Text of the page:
‘Authonomy’ is a neologism; a linguistic cross-over between the words ‘autonomy’ and ‘author’. It is also a website (http://www.authonomy.com) run by a publishing giant HarperCollins where unpublished writers submit their work and are judged by a wide online community. The idea behind this project is for HarperCollins to mitigate the risk of publishing a flop and increase its likelihood of spotting a bestseller. The website, however, is marketed as a hyper-democratisation of reader choice and a benefit for everyone: readers decide what they want to see published, writers get their work noticed without battling with gatekeepers, publishers enjoy an increasing profit. By tapping into the already-established narrative of the free market where everyone has a chance to succeed (writers) and the right to choose their commodity (readers), the project creates a new mythology of authorship. The writer is perceived as an autonomous social actor, completely unconstrained by editors’ and publishers’ opinions: all they have to do is win over their readership on the authonomy website. The top five writers with most votes secure a publishing deal with Harper Collins, an event the website markets as ‘when a writer becomes an author’. Having bypassed the usual friends-of-friends–agent–publisher route, the writer thus ‘authonomously’ becomes a published author. In reality, however, the writer has emerged from the expectations, values, and tastes of their online community as well as from this new publishing mythology. Its narrative represents the ‘authonomous’ writer as a resourceful, publishing industry-independent, and community-beloved individual. All the while, though, these social interactions take place in a snazzy virtual space expertly designed, hosted, and supported at HarperCollins’s expense.
Various competing narratives of authorship are taking place in this ethnographic example. Firstly, the modern author as an individual creative genius, unconstrained by material considerations, is still alive in the way publishers as well as readers understand their relationship to their creation. Publishers look for ‘talent’ – a divinely inspired individual – obscuring a wide range of (power) relations that uphold the concept of literary taste: something that obviously defines talent. So even if they claim to have democratised the process of ‘finding a talent’, by giving more power and responsibility to readers themselves, the actual notion of the creative literary talent has persisted. Author as a bounded personhood, entitled to intellectual property, remains unchallenged. Simultaneously, the author’s relationship to their audience (only ostensibly) changes, as they become more of and for ‘their tribe’: the readers. I say ostensibly because the concept of ‘the tribal author’, just as much as the one of modern author, is revealed as a socio-cultural position, a set of negotiations, through which the writer is able to remain relevant and competitive on the ever-changing literary market. In reality, what readers choose to read is already deeply influenced by the media and other kinds of contextual factors. If publishers have exchanged their top-down marketing approach for the ‘tribes’ approach, this does not mean that everyone blogging out there is equally successful. The (re)positioning of consecrating agents in the literary field does not mean that literature has or will become a purely aesthetic act. On the contrary, the very representation of this ‘democratising’ project maintains within the literary field a hierarchy of positions imbued with various types of capital (cultural, symbolic, social). How else could we explain successes of only a few bloggers; why else would the HarperCollins, and not just any, website appeal to young unpublished writers?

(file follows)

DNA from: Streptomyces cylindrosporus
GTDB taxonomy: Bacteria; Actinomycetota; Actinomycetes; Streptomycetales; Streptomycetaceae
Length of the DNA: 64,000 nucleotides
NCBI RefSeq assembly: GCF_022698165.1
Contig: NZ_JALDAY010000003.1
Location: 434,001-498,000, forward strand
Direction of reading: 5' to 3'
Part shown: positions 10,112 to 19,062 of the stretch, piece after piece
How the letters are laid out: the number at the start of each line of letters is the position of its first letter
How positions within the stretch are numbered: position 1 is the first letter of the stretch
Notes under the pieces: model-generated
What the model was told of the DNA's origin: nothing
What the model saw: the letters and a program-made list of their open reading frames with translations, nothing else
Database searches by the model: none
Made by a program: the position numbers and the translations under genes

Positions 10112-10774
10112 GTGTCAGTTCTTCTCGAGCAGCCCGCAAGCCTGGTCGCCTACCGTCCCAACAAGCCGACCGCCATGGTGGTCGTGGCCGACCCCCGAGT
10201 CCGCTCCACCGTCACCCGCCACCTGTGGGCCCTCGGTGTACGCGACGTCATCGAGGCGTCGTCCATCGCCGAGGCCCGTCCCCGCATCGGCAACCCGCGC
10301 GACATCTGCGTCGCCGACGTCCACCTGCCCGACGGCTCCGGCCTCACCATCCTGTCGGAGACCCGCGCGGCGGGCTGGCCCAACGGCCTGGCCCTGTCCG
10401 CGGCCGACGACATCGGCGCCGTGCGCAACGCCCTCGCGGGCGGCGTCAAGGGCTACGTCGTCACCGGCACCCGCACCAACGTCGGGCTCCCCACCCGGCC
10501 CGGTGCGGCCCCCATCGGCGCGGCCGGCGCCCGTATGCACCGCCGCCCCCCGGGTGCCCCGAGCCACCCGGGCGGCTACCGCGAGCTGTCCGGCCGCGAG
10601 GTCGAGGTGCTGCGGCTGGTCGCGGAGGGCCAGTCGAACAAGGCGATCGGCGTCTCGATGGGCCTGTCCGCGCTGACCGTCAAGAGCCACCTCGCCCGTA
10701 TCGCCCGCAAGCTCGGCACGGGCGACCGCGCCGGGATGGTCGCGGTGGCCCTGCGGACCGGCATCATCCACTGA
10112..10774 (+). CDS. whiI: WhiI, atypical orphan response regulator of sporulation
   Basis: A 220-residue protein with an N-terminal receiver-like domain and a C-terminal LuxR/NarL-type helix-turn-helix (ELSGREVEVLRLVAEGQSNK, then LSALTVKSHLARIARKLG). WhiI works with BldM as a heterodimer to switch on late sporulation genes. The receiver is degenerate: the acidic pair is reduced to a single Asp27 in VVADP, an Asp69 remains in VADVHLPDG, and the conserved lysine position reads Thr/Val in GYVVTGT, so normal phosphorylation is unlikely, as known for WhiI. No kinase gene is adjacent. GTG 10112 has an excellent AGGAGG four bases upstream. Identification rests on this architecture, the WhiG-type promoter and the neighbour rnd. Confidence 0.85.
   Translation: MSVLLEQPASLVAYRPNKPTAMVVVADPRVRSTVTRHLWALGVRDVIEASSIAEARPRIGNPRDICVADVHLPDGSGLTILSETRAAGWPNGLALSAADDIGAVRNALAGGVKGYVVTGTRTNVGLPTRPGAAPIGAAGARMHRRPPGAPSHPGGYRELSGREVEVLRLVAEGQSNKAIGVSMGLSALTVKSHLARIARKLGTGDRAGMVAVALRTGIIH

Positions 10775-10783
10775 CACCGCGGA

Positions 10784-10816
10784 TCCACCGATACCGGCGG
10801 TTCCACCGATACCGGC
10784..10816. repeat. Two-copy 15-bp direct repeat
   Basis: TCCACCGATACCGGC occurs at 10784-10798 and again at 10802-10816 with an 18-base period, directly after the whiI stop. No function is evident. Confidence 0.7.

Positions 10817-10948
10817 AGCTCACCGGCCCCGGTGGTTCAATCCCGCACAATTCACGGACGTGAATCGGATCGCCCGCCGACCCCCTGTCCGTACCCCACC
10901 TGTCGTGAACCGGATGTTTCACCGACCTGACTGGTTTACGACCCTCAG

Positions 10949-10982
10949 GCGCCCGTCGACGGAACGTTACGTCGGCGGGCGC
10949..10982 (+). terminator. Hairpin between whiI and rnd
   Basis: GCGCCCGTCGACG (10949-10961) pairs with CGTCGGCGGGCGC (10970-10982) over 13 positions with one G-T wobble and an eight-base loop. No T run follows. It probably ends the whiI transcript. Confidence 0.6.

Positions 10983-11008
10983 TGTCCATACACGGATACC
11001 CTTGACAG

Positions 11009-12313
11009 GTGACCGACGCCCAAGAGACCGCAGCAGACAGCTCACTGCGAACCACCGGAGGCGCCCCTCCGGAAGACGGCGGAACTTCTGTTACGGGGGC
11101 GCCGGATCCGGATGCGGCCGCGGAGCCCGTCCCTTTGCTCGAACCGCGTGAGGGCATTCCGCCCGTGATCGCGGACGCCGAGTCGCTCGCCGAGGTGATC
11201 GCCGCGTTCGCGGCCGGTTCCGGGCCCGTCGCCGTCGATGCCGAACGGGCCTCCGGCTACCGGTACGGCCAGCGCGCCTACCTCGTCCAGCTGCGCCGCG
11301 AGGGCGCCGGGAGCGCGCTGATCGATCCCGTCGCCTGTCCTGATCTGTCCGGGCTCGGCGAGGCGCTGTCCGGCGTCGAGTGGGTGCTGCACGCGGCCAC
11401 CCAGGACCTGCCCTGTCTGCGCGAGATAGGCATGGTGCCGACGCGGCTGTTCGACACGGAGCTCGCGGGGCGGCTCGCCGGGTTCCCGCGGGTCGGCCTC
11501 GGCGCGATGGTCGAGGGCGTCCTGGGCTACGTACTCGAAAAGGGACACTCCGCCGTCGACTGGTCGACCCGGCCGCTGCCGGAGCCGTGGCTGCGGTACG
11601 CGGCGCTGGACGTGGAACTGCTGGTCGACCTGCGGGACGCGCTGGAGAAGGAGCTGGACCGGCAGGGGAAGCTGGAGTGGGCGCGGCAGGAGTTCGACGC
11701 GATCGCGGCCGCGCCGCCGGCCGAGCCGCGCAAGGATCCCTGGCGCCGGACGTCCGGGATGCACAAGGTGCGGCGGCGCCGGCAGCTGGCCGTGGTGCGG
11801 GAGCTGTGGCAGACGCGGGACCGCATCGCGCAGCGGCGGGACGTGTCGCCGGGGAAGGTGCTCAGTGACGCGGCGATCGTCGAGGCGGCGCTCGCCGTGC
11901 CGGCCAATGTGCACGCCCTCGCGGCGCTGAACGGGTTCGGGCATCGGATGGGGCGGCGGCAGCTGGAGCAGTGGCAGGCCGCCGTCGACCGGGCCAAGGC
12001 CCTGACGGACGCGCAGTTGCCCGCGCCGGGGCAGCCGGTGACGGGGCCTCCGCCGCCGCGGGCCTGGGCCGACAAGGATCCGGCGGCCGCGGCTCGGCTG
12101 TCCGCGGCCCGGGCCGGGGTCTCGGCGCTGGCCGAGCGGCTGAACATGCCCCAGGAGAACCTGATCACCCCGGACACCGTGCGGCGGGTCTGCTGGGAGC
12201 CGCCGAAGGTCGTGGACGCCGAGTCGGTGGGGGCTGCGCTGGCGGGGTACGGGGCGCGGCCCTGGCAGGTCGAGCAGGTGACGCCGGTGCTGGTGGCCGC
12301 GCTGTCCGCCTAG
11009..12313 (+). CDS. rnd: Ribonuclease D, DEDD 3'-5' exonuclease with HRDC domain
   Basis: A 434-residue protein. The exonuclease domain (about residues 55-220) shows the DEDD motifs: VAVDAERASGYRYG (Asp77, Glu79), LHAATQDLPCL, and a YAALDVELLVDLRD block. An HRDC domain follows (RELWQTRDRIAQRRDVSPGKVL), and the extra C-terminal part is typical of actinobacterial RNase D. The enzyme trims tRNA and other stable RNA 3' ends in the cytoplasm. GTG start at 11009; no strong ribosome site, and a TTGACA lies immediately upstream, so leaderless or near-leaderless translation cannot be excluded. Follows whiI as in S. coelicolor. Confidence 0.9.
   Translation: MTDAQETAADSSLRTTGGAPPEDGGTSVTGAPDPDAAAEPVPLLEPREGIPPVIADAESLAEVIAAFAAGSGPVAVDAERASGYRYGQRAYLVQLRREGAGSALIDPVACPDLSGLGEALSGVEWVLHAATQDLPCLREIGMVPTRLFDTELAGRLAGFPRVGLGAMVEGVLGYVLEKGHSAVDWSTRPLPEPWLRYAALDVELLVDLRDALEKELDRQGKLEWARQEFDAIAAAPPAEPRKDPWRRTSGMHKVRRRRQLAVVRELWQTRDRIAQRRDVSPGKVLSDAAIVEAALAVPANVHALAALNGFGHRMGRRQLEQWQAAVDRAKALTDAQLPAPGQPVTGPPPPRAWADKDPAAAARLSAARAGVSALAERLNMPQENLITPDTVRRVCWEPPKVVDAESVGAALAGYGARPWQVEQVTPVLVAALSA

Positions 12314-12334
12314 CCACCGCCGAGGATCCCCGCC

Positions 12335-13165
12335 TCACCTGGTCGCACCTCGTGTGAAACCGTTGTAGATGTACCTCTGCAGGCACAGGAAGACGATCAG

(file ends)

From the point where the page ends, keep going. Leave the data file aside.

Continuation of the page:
In this article I have argued that authorship is not a naturally and universally occurring phenomenon. The Romantic idea of the author as a creative genius was and continues to be as socio-culturally constructed as is the emerging notion of ‘the tribal author’. The former, by obscuring the social network of relations, defined the writer as a divinely inspired individual. With this, the author was able to distinguish themselves from common – non-talented – people and to claim remuneration for their creation. The latter notion of authorship recovers the collective nature of creation through a redefined relationship between the writer, the text and the reader. Although it preserves the idea of talent as a writer’s distinguishing quality, it positions the author much closer to their readership: the author is of and for their ‘tribe’. The new digital technologies of writing, allowing not only easier re-writing of the text, but also author’s online presence, have undoubtedly shifted the perceptions of collectivity and individualism within the literary field of production. However, the aim of this article has been to ask questions which would help us critically analyse how, in what context and for what purpose has the notion of collectivity been recovered. The answers can direct us in charting and defining the identity of the new ‘tribal author’.